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The University of Southampton

Southampton academics recognised for their impact on higher education

Published: 2 August 2023
Professors Pathak and Stevenage
Professor Sarah Stevenage (left) and Professor Pathik Pathak (right)

Two professors from the University of Southampton have been awarded prestigious National Teaching Fellowships in recognition of their impact on higher education.

Professors Pathik Pathak and Sarah Stevenage have been awarded the fellowships, which celebrate individuals who have made an outstanding impact on student outcomes and on teaching.

Professor Pathak is the founder of the University’s Social Impact Lab, which runs activities designed to enable students to lead sustainable social change.

He said: “I believe that higher education isn’t just a place to prepare students for the workplace, or to develop subject specialists, but to grow leaders who are world-ready.”

More than 5,000 students have taken part in Social Impact Lab since it started in 2017. It is the UK’s first university centre dedicated to promoting social impact leadership through co-curricular activities. The lab’s flagship programme is Spark India, which takes students to India every year to work on social welfare challenges.

On his fellowship, Professor Pathak said: “I am delighted and honoured. Although these awards are for individuals, teaching is always a collaborative endeavour. I would like to extend heartfelt gratitude to the many colleagues and students who have been wonderful and generous partners.”

Professor Stevenage, who has taught at Southampton for 30 years, is an expert in cognitive psychology. She has also provided leadership in education as Associate Dean Education for her current and previous faculties since 2012.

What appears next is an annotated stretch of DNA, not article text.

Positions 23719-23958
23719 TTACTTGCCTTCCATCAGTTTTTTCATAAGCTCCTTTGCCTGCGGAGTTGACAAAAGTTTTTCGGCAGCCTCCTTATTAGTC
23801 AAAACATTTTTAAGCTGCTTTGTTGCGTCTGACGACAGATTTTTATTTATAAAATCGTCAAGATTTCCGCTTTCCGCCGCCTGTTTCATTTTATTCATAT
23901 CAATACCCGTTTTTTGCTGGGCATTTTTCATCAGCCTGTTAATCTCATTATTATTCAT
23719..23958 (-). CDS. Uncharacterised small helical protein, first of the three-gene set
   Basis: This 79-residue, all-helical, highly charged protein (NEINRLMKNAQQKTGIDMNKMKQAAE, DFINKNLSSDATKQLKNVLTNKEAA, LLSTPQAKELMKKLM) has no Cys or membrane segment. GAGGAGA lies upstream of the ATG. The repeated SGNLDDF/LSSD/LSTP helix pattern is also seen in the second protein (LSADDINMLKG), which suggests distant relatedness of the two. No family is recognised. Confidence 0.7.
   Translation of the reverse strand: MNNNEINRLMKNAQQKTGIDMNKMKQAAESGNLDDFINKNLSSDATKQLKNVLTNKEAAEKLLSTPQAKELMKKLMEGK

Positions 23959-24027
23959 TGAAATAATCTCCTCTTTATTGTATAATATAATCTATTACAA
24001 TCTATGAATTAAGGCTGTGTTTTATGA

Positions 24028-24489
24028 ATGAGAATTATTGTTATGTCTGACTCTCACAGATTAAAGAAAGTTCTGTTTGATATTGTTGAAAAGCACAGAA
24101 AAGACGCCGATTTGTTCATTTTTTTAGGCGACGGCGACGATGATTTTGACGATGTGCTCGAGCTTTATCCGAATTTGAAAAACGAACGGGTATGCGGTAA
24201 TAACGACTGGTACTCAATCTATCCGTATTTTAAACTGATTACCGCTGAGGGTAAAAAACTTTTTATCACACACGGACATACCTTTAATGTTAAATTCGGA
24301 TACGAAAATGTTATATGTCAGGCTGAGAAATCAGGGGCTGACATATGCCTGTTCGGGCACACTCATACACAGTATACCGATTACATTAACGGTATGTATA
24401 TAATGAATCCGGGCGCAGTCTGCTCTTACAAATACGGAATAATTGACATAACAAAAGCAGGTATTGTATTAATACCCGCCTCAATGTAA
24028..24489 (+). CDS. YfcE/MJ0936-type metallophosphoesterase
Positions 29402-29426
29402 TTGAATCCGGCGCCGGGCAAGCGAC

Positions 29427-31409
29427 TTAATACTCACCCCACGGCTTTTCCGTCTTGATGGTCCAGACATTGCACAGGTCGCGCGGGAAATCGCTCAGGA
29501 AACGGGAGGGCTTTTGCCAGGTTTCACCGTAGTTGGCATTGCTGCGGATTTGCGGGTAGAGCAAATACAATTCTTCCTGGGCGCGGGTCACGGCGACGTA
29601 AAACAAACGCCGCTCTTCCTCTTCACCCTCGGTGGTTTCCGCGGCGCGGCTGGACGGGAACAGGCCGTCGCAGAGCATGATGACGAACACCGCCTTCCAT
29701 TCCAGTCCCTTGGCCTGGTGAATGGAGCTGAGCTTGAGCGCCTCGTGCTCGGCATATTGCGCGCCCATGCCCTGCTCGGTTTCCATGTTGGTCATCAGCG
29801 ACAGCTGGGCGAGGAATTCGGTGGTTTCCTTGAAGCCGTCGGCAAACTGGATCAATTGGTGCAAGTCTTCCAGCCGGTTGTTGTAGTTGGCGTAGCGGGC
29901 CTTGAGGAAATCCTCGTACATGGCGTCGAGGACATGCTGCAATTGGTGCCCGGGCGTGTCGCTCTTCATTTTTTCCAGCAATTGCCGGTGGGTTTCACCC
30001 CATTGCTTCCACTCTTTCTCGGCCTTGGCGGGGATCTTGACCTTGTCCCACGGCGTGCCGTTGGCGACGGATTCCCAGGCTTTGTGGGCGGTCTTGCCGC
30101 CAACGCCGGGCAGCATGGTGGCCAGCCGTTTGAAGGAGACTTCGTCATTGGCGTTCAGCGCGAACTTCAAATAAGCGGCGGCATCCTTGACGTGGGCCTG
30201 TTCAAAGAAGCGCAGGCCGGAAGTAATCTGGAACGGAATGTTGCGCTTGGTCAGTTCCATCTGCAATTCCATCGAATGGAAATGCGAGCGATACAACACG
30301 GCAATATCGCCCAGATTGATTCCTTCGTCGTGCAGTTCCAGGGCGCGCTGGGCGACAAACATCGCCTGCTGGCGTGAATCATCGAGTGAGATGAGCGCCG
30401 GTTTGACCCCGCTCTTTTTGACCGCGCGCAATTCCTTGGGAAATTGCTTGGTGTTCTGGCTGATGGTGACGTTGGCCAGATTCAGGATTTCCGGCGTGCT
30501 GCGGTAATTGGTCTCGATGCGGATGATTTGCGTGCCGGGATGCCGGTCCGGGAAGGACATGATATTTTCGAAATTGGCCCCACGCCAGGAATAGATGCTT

In her teaching, Professor Stevenage uses a ‘human book’ approach to give a highly personal account of the impact of dementia. She explained: “It involves students learning from a human with lived experience, rather than from a book. The ultimate goal is to support students to become active questioners and compassionate professionals, rather than passive recipients of knowledge.”

As Associate Dean, Professor Stevenage has been instrumental in shaping the educational innovations of others. Five years ago, she launched the Latitude Prize, which funds projects that cross disciplines, demonstrate impact, and rely on student co-design. She has championed the use of simulation teaching to develop clinical skills, the development of virtual field trips, resources to support mental health education, and a deep understanding of the black student experience.

Of the fellowship, Professor Stevenage said: “No one can achieve anything on their own, so I owe this award to those fantastic colleagues who have been willing to accompany me on the journey to provide an educational experience that we and our students can be proud of.”

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